The arrival of spring typically equates to the ‘spring-cleaning’ of your home. In this article, I challenge family caregivers and those of you wishing to age in place to polish your knowledge and spruce up your care-planning toolkit. A little spring-cleaning can go a long way with your goal of keeping yourself or your loved one at home as long as possible. Read on to discover more about the various levels of care in the home, who pays for it, and alternatives.
The terms “home health” and “home care” sound alike, and you may hear folks using them interchangeably. However, unlike home care, home health is covered under private insurance or the Medicare umbrella and requires a physician’s order. Home care is generally not covered by insurance. Although, you may find that your viable long-term care insurance policy includes this care benefit, or a newer Medicare Advantage plan may offer a meager home care visit or two.
- Clinical care ordered by a physician
- Typically initiated after discharging from a hospital or rehabilitation stint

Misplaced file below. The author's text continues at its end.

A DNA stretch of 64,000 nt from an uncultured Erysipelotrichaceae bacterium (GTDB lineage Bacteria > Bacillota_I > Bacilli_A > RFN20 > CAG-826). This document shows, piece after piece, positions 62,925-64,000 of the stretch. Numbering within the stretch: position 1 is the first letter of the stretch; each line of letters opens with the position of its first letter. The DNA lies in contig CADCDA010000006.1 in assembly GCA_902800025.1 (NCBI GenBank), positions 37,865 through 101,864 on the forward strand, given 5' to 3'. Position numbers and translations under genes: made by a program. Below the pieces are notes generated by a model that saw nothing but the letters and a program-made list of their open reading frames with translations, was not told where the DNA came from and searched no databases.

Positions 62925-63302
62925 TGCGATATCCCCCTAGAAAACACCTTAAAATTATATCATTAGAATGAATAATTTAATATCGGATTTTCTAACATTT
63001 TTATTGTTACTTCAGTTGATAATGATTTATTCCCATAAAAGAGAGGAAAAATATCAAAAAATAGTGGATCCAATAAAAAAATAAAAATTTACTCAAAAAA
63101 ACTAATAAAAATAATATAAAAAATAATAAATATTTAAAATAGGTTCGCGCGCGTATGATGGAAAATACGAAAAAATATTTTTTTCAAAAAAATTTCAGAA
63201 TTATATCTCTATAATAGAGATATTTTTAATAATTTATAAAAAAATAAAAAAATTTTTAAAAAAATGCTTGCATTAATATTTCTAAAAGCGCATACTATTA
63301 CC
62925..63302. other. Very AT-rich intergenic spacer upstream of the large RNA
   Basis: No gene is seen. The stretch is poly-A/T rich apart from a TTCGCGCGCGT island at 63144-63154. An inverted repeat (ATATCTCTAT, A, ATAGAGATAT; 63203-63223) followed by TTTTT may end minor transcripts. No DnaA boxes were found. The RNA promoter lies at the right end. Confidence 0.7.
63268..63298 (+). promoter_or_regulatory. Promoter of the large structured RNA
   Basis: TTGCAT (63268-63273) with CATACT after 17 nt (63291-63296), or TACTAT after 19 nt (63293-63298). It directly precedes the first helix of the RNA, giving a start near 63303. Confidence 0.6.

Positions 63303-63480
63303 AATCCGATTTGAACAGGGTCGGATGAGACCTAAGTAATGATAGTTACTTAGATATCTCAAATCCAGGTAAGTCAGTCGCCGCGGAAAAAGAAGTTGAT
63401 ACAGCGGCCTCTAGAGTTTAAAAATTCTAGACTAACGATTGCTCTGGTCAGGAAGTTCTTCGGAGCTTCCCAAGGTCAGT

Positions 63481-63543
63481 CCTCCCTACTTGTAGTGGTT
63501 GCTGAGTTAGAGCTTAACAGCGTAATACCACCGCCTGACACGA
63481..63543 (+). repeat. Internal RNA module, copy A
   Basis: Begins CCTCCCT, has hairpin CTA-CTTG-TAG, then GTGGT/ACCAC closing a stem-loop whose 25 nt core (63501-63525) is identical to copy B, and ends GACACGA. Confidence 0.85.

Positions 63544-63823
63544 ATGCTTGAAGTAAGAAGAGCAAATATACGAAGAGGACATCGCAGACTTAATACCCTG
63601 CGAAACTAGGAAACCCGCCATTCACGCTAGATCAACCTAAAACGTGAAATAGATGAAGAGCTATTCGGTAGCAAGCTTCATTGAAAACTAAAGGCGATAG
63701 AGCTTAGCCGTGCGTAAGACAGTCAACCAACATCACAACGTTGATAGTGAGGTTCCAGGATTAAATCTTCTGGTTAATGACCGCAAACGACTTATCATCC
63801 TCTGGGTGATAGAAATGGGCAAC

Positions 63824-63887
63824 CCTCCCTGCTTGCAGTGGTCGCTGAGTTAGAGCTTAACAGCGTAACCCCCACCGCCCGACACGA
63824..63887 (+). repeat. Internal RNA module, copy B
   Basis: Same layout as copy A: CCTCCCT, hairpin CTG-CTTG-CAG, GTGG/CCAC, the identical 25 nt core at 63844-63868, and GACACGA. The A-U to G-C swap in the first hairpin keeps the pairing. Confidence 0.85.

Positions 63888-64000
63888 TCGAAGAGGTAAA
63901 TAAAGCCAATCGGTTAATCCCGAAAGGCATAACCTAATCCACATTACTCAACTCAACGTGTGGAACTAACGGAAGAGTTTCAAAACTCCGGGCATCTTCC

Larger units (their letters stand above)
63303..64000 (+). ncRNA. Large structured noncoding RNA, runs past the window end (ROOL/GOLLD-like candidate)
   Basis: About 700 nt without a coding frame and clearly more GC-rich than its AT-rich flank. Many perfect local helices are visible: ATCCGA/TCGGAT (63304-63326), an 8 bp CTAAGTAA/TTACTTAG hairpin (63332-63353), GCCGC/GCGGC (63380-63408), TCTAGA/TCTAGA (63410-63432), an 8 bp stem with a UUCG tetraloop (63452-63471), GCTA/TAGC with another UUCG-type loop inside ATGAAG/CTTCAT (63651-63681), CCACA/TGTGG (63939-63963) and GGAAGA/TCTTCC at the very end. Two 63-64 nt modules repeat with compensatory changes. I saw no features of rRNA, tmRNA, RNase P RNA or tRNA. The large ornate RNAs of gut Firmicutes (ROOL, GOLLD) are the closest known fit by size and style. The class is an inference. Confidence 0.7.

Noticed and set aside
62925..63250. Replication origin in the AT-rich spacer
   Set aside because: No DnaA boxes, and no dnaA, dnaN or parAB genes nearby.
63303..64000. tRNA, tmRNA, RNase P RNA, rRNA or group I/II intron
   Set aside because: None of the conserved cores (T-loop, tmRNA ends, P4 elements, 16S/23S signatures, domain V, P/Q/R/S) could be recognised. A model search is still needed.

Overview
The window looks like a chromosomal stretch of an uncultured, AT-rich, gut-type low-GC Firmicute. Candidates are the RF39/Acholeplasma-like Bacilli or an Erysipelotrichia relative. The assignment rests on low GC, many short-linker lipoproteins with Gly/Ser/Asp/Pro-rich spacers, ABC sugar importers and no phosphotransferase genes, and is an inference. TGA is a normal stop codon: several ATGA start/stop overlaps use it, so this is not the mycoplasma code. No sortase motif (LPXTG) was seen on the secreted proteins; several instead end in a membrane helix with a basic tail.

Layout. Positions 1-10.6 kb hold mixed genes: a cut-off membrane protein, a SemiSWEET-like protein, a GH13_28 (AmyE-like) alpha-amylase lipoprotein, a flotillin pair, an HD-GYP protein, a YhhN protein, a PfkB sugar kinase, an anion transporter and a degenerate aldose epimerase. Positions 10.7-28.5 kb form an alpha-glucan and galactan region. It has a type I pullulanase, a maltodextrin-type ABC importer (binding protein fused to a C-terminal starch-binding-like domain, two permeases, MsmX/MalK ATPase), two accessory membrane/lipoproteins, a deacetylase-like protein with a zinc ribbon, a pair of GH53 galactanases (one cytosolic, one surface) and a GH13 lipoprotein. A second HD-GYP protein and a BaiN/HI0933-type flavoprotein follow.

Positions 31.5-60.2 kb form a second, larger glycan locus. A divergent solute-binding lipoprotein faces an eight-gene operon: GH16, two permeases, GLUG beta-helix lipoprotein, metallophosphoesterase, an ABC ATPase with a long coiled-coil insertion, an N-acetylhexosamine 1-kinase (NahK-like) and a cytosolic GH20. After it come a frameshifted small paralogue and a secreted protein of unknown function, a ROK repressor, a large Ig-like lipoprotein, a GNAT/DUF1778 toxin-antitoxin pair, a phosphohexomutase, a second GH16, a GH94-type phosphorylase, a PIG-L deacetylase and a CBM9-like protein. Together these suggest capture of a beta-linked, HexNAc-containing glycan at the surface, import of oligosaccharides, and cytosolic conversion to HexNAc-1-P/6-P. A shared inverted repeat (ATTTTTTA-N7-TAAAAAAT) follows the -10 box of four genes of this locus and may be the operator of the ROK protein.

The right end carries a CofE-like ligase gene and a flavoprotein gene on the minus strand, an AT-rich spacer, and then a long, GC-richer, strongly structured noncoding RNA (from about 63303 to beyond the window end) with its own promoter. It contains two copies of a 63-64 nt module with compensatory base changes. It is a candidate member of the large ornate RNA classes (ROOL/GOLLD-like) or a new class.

- Can also be utilized for a physical decline in function to regain independence in the home
- Covered by private insurance or Medicare under certain eligibility criteria
- Services are provided by licensed professionals such as nurses, therapists, and social workers
- May include the monitoring of health status, wound care, and various medical testing
- Care for non-medical services that do not require a physician’s order
- Typically referred to as companion care or care provided by a sitter agency
- Provided by trained care aides who are generally not licensed to provide medical duties
- Includes assistance for daily activities like bathing and dressing, safety and medication monitoring, cleaning, organizing, transportation, and companionship
- Usually paid by personal finances (current rates in the range of $25/hour)
- Can also be covered under the Medicaid program or Veterans Administration (VA) if all eligibility criteria is met
Additional In-Home Care Tools
Home Based Primary Care: This is a new standard of in-home physician care provided to home bound, high-risk, and medically vulnerable patients; it’s covered by traditional Medicare, most private insurances, and some Medicare Advantage plans. It includes most services received at a traditional doctor’s office with a goal of preventing chronic conditions and unnecessary emergency department visits.